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She won the $50,000 Intel Foundation Young Scientist Award

A high school student from California has created a way to charge cell phones completely in just 20-30 seconds. 

Eesha Khare, 18, of Saratoga, California, recently won the $50,000 Intel Foundation Young Scientist Award for her fast-charging device. 

The device uses an improved supercapacitor that can store a lot of energy into a small space using a nanorod electrode. It is capable of 10,000 charge-recharge cycles and can fully charge a cell phone in 20-30 seconds. 

Traditional chargers typically take hours to achieve a full charge, and are capable of only 1,000 cycles for rechargeable batteries.


Khare said her supercapacitor has been used to power an LED, and sees her invention being placed in cell phones in the future.

"It is also flexible, so it can be used in rollup displays and clothing and fabric," Khare said. "It has a lot of different applications and advantages over batteries in that sense."

This definitely isn't the first time a high school student has come up with a brilliant invention in recent years. Just last year, 15-year-old Jack Andraka invented a new pancreatic cancer test that earned him the $75,000 prize from another Intel-sponsored fair. 

Source: NBC News



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RE: Paper
By EricMartello on 5/20/2013 1:12:06 PM , Rating: 2
quote:
That's not correct. Generally, batteries that are more energy dense for a given chemistry have much slower charge and discharge rates. Compare the Panasonic UR18650ZTA and the UR18650SAX.


Yes, they would, if you think of the batteries as buckets the bigger the bucket the longer it takes to fill or empty it using a fixed flow of water. It's not necessarily that they charge or discharge at different rates, it's just that a larger capacity takes longer to fill and lasts longer under load.

quote:
Same manufacturer and basic chemistry, but one can be discharged at 8C without affecting the final capacity much but another starts to quickly lose capacity even discharging at 1C.


One battery is 1350 mAH and the other is 3000 mAH; the larger capacity battery does not experience as much of a voltage drop under load as the smaller battery does, but that doesn't really counter what I said.

All I said is that you can charge any modern rechargeable battery at 1C, with the implication being that it is safe to do so. You will not "lose capacity" but your battery may not be suited to a high-current application.

Some batteries do a better job of maintaining their nominal voltage rating under load than others. Certain batteries can be damaged if you let their voltage get too low - but that is beside the point.

In general, a higher capacity battery will have higher tolerances for current in both charging and discharging cycles, but 1C is going to be a safe charge or discharge rate and your links support that statement.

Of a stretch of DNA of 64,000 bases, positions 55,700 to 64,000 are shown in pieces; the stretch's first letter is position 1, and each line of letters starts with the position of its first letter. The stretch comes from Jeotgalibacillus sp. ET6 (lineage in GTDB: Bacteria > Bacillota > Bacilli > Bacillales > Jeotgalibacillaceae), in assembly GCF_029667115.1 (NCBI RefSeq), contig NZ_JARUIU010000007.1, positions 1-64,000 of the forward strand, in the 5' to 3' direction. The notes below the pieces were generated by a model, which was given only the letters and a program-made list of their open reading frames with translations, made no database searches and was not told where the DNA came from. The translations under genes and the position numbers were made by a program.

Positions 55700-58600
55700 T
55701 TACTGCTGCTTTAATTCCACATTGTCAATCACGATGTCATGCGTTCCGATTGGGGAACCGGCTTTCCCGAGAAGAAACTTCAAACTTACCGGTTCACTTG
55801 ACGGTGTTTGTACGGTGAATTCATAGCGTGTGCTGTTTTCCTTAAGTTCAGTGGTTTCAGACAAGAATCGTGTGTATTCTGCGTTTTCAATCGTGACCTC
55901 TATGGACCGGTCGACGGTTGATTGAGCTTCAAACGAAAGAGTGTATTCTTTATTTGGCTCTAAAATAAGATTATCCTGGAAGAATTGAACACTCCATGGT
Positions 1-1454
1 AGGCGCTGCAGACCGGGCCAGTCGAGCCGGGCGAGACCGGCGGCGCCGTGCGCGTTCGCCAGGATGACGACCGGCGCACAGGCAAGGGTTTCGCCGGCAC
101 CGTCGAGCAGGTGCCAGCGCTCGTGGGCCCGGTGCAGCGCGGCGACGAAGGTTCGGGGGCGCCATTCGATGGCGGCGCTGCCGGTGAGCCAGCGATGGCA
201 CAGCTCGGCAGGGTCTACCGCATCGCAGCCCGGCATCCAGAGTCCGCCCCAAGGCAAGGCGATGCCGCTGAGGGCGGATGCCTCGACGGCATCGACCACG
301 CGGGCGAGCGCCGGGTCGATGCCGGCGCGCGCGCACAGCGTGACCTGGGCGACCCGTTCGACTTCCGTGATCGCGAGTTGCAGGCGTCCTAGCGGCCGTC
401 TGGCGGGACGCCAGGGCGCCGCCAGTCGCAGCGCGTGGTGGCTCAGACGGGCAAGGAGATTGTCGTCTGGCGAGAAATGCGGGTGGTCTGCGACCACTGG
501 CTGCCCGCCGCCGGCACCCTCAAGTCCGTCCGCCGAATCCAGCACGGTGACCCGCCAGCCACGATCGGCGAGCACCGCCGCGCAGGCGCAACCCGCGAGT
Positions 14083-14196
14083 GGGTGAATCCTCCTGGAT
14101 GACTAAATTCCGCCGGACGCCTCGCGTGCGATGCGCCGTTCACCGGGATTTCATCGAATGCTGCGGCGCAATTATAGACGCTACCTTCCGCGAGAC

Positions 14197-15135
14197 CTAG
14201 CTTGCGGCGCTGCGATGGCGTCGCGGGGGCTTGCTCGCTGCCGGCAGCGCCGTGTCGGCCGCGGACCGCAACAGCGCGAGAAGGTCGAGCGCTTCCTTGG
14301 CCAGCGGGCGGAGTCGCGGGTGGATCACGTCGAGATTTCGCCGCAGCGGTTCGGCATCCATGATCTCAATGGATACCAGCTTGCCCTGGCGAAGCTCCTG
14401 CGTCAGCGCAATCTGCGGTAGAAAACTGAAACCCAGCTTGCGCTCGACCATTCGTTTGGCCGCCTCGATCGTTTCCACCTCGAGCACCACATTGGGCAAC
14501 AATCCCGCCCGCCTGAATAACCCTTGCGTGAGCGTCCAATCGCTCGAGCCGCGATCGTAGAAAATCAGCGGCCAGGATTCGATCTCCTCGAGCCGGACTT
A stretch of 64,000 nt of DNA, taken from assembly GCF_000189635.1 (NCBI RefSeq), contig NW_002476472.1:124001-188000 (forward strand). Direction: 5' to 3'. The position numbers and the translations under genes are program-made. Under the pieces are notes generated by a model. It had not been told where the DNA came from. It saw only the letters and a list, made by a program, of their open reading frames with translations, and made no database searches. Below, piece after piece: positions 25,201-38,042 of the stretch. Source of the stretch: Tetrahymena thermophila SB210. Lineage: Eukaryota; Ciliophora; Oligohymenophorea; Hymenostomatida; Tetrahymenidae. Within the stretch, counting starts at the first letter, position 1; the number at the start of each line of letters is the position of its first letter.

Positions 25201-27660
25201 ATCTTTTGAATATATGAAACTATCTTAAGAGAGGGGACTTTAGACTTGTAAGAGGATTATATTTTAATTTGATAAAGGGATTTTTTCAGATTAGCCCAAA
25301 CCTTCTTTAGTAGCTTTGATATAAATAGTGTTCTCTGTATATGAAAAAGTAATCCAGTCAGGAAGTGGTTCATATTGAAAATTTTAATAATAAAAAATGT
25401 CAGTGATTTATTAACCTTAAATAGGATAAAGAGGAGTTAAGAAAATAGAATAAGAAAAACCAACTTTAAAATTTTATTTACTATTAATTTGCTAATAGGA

quote:
The extreme example of this are high capacity rechargeable lithium coin cells, where a 3032 sized cell can have a 100mAh capacity, but won't be able to charge or discharge more than 1mA.


If the battery you were referring to is the only one of its kind them maybe you'd be right, but check this link below:

http://www.eemb.com/pdf/Li-ion/LIR3032.pdf

Note the "max current" for charge and discharge...but also consider that an application where 100 mAH @ 3V is sufficient would typically not incur high current draw nor would it require a rapid charging cycle.


RE: Paper
By MrTeal on 5/20/2013 4:38:43 PM , Rating: 2
quote:
Yes, they would, if you think of the batteries as buckets the bigger the bucket the longer it takes to fill or empty it using a fixed flow of water. It's not necessarily that they charge or discharge at different rates, it's just that a larger capacity takes longer to fill and lasts longer under load.

You're missing the point, the battery makers tailor the geometry of the battery to optimize for high current draw or high capacity.

quote:
One battery is 1350 mAH and the other is 3000 mAH; the larger capacity battery does not experience as much of a voltage drop under load as the smaller battery does, but that doesn't really counter what I said.

The larger capacity battery exhibits more voltage drop at high currents; a higher internal resistance is one of the trade-offs they make to get the higher capacity. Look at the discharge graphs, the high capacity ZTA has almost a 250mV drop between the 0.2C (0.6A) and the 1C rate (3A), while the low capacity SAX has only about a 100mV drop between the 0.2C (0.27A) and the 2C rate (2.7A). That's why if you pop open the battery pack of a Lithium power tool they all use high current, low capacity batteries instead of the really high capacity 18650s you can buy.

quote: